James O'Brien 10am - 1pm
White House: Russia prepping pretext for Ukraine invasion
14 January 2022, 18:54
White House press secretary Jen Psaki spoke at a briefing at the White House in Washington on Friday.
US intelligence officials have determined a Russian effort is under way to create a pretext for its troops to further invade Ukraine, and Moscow has already prepositioned operatives to conduct “a false-flag operation” in eastern Ukraine, according to the White House.
White House press secretary Jen Psaki said on Friday the intelligence findings show Russia is also laying the groundwork through a social media disinformation campaign that frames Ukraine as an aggressor that has been preparing an imminent attack against Russian-backed forces in eastern Ukraine.
Ms Psaki charged that Russia has already dispatched operatives trained in urban warfare who could use explosives to carry out acts of sabotage against Russia’s own proxy forces — blaming the acts on Ukraine — if Russian President Vladimir Putin decides he wants to move forward with an invasion.
“We are concerned that the Russian government is preparing for an invasion in Ukraine that may result in widespread human rights violations and war crimes should diplomacy fail to meet their objectives,” Ms Psaki said.
The White House did not provide details about how much confidence it has in the assessment. A US official, who was not authorised to comment on the intelligence and spoke on condition of anonymity, said much of the intelligence was gleaned from intercepted communications and observations of the movements of people.
Ukraine is also monitoring the potential use of disinformation by Russia. Separately, Ukrainian media on Friday reported that authorities believed Russian special services were planning a possible false flag incident to provoke additional conflict.
The new US intelligence was unveiled after a series of talks between Russia and the US and its Western allies this week in Europe aimed at heading off the escalating crisis made little progress.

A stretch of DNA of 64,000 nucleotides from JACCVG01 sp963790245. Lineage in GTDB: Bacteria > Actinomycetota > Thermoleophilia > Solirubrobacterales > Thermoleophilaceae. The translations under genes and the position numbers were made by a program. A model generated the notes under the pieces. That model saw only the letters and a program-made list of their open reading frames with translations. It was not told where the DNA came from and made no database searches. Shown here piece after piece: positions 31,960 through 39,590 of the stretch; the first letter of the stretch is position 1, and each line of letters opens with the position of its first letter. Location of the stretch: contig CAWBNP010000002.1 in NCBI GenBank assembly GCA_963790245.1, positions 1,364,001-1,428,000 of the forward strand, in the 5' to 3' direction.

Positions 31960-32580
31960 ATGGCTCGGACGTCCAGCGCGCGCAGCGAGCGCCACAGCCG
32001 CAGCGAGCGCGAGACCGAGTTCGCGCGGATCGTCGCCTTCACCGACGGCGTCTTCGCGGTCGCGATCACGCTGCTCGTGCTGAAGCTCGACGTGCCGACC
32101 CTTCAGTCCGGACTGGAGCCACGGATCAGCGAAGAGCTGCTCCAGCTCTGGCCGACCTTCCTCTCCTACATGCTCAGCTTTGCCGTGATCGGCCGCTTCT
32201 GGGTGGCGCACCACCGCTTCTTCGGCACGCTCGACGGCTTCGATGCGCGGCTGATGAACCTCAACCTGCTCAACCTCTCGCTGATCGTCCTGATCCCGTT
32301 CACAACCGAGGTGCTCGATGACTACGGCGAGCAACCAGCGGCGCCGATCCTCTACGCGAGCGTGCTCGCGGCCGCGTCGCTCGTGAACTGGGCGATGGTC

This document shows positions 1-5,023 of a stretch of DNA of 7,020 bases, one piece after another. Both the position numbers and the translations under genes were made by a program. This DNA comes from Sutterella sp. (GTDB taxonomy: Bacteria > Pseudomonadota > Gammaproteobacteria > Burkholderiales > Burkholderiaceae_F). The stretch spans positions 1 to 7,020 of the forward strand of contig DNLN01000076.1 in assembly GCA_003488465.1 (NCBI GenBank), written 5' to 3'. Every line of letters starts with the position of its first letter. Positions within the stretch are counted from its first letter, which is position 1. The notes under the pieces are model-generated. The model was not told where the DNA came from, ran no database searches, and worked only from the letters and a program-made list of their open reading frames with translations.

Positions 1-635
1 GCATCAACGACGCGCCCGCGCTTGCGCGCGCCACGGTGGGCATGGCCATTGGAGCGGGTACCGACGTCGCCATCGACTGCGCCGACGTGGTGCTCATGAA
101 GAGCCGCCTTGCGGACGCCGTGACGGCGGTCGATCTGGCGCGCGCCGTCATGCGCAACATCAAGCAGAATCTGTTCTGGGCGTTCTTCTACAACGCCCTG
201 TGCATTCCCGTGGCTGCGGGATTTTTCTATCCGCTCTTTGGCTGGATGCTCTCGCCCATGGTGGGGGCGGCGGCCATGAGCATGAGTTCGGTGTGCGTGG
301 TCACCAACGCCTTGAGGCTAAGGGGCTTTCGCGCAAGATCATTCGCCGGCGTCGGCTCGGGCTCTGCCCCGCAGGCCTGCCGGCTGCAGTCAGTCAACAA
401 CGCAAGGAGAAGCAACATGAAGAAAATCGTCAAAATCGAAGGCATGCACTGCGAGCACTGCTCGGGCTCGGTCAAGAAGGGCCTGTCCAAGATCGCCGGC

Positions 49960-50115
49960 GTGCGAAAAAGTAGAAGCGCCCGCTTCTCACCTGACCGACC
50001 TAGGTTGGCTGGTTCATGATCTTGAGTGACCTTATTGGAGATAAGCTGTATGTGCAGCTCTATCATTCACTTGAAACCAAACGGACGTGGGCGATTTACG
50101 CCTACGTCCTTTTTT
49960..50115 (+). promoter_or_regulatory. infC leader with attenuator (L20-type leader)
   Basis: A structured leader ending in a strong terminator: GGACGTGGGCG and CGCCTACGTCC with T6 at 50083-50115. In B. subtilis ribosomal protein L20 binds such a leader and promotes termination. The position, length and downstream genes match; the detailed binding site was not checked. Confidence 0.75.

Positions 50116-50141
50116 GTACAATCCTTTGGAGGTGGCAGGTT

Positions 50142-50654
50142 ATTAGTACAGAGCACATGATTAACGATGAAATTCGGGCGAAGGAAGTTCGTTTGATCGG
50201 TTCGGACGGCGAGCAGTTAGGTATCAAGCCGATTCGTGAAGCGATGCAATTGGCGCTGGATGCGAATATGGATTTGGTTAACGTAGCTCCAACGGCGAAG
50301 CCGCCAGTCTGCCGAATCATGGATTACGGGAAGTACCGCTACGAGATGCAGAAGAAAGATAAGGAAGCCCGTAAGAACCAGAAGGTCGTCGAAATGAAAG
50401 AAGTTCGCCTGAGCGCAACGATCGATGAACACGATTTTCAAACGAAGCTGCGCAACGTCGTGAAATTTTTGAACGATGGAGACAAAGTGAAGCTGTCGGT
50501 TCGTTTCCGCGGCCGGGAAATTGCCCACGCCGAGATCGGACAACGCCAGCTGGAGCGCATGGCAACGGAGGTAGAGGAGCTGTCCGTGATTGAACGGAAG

White House national security adviser Jake Sullivan on Thursday said the US intelligence community has not made an assessment that the Russians, who have massed some 100,000 troops on Ukraine’s border, have definitively decided to take a military course of action.
But Mr Sullivan said Russia is laying the groundwork to invade under false pretences should Mr Putin decide to go that route. He said the Russians have been planning “sabotage activities and information operations” that accuse Ukraine of prepping for its own imminent attack against Russian forces in eastern Ukraine.
He said this is similar to what the Kremlin did in the lead-up to Russia’s 2014 annexation of Crimea, the Black Sea peninsula that had been under Ukraine’s jurisdiction since 1954.
The Crimea crisis came at a moment when Ukraine was looking to strengthen ties with the West. Russia had stepped up propaganda that Ukraine’s ethnic Russians were being oppressed in eastern Ukraine.
Russia has long been accused of using disinformation as a tactic against adversaries in conjunction with military operations and cyberattacks. In 2014, Russian state media tried to discredit pro-Western protests in Kyiv as “fomented by the US in co-operation with fascist Ukrainian nationalists” and promoted narratives about Crimea’s historical ties to Moscow, according to a report by Stanford University’s Internet Observatory.
The Russians, while maintaining they do not plan to invade Ukraine, are demanding that the US and Nato provide written guarantees that the alliance will not expand eastward.
The US has called such demands non-starters but said that it is willing to negotiate with Moscow about possible future deployments of offensive missiles in Ukraine and putting limits on US and Nato military exercises in Eastern Europe.
Foreign Minister Sergey Lavrov warned on Friday that Moscow would not wait indefinitely for the Western response, saying he expects the US and Nato to provide a written answer next week.
Mr Lavrov described Moscow’s demands for binding guarantees that Nato will not embrace Ukraine or any other former Soviet nations, or station its forces and weapons there, as essential for the progress of diplomatic efforts to defuse soaring tensions over Ukraine.
He argued that Nato’s deployments and drills near Russia’s borders pose a security challenge that must be addressed immediately.
“We have run out of patience,” Mr Lavrov said at a news conference. “The West has been driven by hubris and has exacerbated tensions in violation of its obligations and common sense.”